It was some years before Walpole had an eminent successor in his own peculiar walk of romance, flavored with supernatural or quasi-supernatural incident. The next conspicuous romance of this species was Mrs. Radcliffe's “Mysteries of Udolpho," published nearly thirty years later, Meantime, in 1778, a conspicuous

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mark was made by a novel in the Richardson school of domestic fiction, a novel that arrested and sustained universal attention in the literary world amidst the crowd of writings that poured from the press. This was Miss Burney's “ Evelina,” and it was the first of a long series of triumphs for the sex in this branch of literature. In the fifty-five years between Sterne's “ Tristram Shandy” and Scott's “ Waverley " the chief honors in novel-writing were carried off by womenMiss Burney, Mrs. Radcliffe, Miss Edgeworth, and Miss Austen. The names that became classic during this interval were all names of women.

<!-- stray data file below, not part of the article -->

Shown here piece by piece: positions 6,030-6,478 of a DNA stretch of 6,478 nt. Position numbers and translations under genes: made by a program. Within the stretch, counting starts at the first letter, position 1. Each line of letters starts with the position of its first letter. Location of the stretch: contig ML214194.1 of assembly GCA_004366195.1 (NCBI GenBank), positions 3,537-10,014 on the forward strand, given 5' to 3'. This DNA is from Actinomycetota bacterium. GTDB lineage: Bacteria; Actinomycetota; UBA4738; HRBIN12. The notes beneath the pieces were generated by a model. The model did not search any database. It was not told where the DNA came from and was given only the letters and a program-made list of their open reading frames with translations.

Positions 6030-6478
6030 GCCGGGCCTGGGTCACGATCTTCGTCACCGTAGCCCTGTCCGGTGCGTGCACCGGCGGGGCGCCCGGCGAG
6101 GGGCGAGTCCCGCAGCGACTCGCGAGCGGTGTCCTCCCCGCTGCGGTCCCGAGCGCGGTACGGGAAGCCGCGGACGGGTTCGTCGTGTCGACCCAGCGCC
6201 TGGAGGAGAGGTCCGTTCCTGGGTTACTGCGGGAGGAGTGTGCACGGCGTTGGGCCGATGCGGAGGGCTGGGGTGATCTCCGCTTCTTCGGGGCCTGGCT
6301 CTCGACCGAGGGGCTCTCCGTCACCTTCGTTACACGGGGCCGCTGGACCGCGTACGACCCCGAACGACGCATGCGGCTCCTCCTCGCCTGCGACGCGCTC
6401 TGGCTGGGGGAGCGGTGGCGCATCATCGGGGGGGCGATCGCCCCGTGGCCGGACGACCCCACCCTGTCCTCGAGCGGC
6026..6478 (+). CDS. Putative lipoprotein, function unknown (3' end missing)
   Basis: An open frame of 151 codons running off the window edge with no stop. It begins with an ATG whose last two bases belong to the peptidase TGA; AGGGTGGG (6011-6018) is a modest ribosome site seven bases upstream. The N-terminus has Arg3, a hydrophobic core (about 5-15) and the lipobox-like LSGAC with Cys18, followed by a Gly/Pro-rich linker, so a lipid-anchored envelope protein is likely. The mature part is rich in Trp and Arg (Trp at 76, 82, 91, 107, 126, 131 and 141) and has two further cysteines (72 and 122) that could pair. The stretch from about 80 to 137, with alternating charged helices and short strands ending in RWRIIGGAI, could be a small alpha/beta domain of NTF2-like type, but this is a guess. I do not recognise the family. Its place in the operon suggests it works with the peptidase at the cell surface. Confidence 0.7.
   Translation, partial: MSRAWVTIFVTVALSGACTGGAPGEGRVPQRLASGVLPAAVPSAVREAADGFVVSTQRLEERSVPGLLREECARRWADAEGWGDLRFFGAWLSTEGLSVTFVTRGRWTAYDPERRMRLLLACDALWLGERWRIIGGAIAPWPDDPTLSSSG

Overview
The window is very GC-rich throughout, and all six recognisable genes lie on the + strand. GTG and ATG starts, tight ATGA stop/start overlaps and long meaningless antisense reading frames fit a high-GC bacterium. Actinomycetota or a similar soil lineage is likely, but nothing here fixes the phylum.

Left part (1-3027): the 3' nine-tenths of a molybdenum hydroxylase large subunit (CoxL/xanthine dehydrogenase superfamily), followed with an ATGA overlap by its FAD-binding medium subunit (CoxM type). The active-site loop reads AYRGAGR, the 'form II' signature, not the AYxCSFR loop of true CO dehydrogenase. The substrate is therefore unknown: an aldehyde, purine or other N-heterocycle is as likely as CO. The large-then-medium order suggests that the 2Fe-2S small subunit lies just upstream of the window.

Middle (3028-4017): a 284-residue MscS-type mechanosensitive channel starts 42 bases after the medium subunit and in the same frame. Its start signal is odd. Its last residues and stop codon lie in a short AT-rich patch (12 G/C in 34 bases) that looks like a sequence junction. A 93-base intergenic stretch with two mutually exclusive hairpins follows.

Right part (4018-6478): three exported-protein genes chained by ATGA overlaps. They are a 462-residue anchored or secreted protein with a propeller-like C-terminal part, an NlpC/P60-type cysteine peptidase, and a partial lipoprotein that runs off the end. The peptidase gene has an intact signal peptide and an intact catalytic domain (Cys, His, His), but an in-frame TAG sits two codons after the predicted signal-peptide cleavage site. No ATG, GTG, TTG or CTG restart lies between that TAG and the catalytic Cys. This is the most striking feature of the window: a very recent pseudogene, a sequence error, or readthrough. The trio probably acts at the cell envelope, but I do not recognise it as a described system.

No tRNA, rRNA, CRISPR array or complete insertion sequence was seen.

Miss Burney was the first woman to achieve first-rate distinction in the modern novel, thirty-eight years after Richardson had led the way into the new form. But you are not to suppose that during that long period women had abstained from trying a kind of writing for which women have such special qualifications in their keen